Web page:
Monday, March 18, 2013

Snowstorms and Surprises


This isn't a direct quote, but I'm pretty sure this dramatic cry of frustration was uttered at least once between driving through the whiteout to Geto ski resort, struggling through the whiteout from the car to the main building, and staring into the white wall of snow beyond the door where the ski lifts, usually visible, were meant to be. It was probably expressed best when Gavin fell to his knees and shook his fists in defeated anger at the universe. A perfectly reasonable response.

Brave souls.

Two weekends in a row, and two thwarted attempts to go snowboarding at Geto in Iwate, one of the best powdery slopes around. The hill was open, but only one small lift near the bottom was operating, and we could barely see anything five feet in front of us, let alone that single functioning lift, through the pelting snow. We knew it wasn't worth going out, but we weren't ready to let go of our hopes right away.

After confirming that the weather would probably be better the next day, we eventually made our way home - slowly, as the expressway was now closed due to the inclement weather. This was one of those days when we should have just stayed home, though of course the sky was beautiful and perfectly calm back in Yokote. We went out for ramen so that we could feel justified in having left our apartments.

Fortunately for us, the weekend was not to be a complete disappointment - it was Nikki's birthday on Saturday night, which ended up being the perfect combination of relaxed chatting and interesting encounters. We chilled at a local wine and tapas bar, a nice change from the usual Japanese fare we find ourselves surrounded by. We ate cake, although those who were driving home decided to take their slices to go so as to avoid pushing Japan's zero blood alcohol limit, as the frosting contained trace amounts of Bailey's. You can never be too careful.

But the most interested part of the night was when we decided to go to Nihonkai afterwards, a local bar whose owner is friendly with all of the Yokote ALTs (and even friends with many of us on Facebook). Mako-chan is notorious for his love of sake, for cooking up strange and wonderful dishes for us to try, and for falling asleep at some point in the night, but not before telling us to help ourselves to more drinks and just leave our money at the bar when we go. It's a tiny, cozy place, all furnished in wood and decorated with various plastic fish and lots of goofy photos of regular customers and Mako-chan himself. One wall has a list of all the regulars' birthdays. As you can see, it's the kind of place that draws the same crowd night after night, giving it a very familiar feel. It's also nice to walk into a place and have the owner remember your name and call out "hisashiburi!" (it's been awhile).

By the time I arrive at Nihonkai on any given night I've gone, the bar is already strewn with empty glasses, sake cups, several half-finished bottles of drink, and dishes - usually with plenty of leftovers of whatever Mako-chan has decided to serve up. If he's run out of whatever he cooked earlier, you can expect sashimi, slimy seaweed known as konbu, or a variety of other interesting underwater fare to appear in front of you. At Nihonkai, I've tasted more kinds of fish than I know the name for, along with okonomiyaki, whale soup (the most controversial thing I've eaten in Japan by far), and a curious white mush which I later found out was oh-so-delicious fish sperm.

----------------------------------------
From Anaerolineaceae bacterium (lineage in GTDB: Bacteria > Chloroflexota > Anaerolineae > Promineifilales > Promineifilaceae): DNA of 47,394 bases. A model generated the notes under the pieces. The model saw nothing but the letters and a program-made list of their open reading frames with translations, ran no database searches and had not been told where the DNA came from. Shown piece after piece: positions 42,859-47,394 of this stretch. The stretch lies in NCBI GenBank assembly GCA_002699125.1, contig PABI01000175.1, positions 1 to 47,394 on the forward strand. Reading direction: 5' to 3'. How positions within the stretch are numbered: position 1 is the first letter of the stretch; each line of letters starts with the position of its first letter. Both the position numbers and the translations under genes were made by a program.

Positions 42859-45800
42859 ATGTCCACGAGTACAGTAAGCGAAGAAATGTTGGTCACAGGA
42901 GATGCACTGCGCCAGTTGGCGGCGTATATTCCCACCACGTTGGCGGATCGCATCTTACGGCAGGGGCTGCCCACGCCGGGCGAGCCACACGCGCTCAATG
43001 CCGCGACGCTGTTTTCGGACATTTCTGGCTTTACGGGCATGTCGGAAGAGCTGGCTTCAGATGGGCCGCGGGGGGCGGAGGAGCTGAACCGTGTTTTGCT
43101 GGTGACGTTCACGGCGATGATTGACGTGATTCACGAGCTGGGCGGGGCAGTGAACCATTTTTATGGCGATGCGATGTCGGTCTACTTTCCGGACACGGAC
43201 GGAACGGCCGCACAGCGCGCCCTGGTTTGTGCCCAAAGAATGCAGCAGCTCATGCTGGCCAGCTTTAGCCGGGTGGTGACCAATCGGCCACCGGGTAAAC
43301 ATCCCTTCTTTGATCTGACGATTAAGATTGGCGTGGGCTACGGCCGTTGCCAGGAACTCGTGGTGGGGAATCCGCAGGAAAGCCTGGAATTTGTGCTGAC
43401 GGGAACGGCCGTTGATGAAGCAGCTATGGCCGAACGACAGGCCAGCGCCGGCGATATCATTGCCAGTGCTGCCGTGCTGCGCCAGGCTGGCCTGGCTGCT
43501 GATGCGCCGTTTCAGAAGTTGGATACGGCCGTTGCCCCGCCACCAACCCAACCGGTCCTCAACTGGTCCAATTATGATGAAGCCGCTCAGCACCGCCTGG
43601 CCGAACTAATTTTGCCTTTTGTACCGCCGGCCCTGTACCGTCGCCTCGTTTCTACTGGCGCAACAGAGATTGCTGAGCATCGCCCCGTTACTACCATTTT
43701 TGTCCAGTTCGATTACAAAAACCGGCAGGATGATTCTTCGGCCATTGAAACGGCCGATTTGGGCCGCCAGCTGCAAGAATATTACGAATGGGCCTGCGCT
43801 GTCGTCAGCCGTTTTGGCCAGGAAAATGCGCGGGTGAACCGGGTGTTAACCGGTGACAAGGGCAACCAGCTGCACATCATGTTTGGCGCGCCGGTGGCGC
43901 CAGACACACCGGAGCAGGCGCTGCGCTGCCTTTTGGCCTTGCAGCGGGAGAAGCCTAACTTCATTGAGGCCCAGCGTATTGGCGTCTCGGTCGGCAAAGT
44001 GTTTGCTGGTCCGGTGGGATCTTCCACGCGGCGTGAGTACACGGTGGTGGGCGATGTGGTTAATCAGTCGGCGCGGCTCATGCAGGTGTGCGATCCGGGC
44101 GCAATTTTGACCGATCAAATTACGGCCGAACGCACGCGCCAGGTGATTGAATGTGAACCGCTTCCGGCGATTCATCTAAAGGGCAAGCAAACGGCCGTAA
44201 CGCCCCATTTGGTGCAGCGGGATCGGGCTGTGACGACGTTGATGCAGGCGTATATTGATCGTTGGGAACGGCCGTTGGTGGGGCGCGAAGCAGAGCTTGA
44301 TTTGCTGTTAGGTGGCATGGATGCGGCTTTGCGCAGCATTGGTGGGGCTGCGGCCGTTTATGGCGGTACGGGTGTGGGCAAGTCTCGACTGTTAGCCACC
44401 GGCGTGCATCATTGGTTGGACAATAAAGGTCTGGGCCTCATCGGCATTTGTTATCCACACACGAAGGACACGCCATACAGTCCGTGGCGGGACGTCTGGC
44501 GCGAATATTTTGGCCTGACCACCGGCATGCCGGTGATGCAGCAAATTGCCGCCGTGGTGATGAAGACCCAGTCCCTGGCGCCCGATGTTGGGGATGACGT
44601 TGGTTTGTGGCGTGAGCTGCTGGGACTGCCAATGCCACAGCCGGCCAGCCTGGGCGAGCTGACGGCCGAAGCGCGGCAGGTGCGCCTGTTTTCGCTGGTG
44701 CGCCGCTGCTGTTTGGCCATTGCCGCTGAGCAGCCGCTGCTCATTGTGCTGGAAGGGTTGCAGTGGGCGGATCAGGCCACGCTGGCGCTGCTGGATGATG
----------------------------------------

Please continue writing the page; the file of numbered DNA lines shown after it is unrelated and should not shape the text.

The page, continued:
There is also an acoustic guitar in the corner, and spontaneous jam sessions have been known to happen; usually with Mako-chan singing AKB48 to the ladies, spoken-word style ("I love you, I need you, I want you..."), or with him belting out something by Celine Dion.

On this particular night, there were two other customers when we arrived. They immediately made space for us around them and we chatted in a mix of English and Japanese about where we were from and exchanged various English phrases, like "best friend" and "BFF". One dude, who was wearing a hat made out of wood (!), asked us each several times about our country of origin. It went something like this:

" from?"
"Oh, CANADA!!!"

*ten minutes later*

"You're from America?"
"No, Canada."
"Oh, CANADA!!!"

*five minutes later*

"In England..."
"I'm from Canada."
"Oh, CANADA!!!

*ten minutes later*

"New Zealand is also very New Zealand beautiful?"
"Yeah, it looks very nice...I mean, I've never been there, I'm from Canada, but I'm sure it's beautiful..."
"Yeaaaahhh, New Zealand...iiiiiii naaaaaaaaa..." (it seems nice; I want to go...)

His next mode of entertainment was by imitating us every time we spoke. Mumbles of gibberish came from his end of the bar anytime one of us English speakers said something. At one point he was trying to communicate in this manner with Kathie, who was on Skype on Nikki's phone, as if his gibberish must certainly amount to meaningful words in our language!

He danced, he gibberish, he Englished, he made faces, he told us not to light his wooden hat on fire. Did this really happen?

At the end of the night, he pulled out his smartphone to add Gavin to Facebook. After several failed searches, probably due to mistyping his name, Gavin took the phone and tried to do it himself. A huge list of Gavins popped up onscreen and, not having the patience to scroll through them to find himself, he quickly chose one near the top - a Gavin with a profile picture of a tiger. "That's me."

"Oh, TIGER-san! Tiger Gabiiiin!!!"

Yes, yes. Tiger Gavin.

I got one last surprise as we were about to pull away in the car, when I looked out the window to see Wooden Hat Man staring straight in back at me.

There must also be a very surprised Gavin out there in the world right now, wondering who this Japanese, wooden hat-wearing man is who wants to be his friend.

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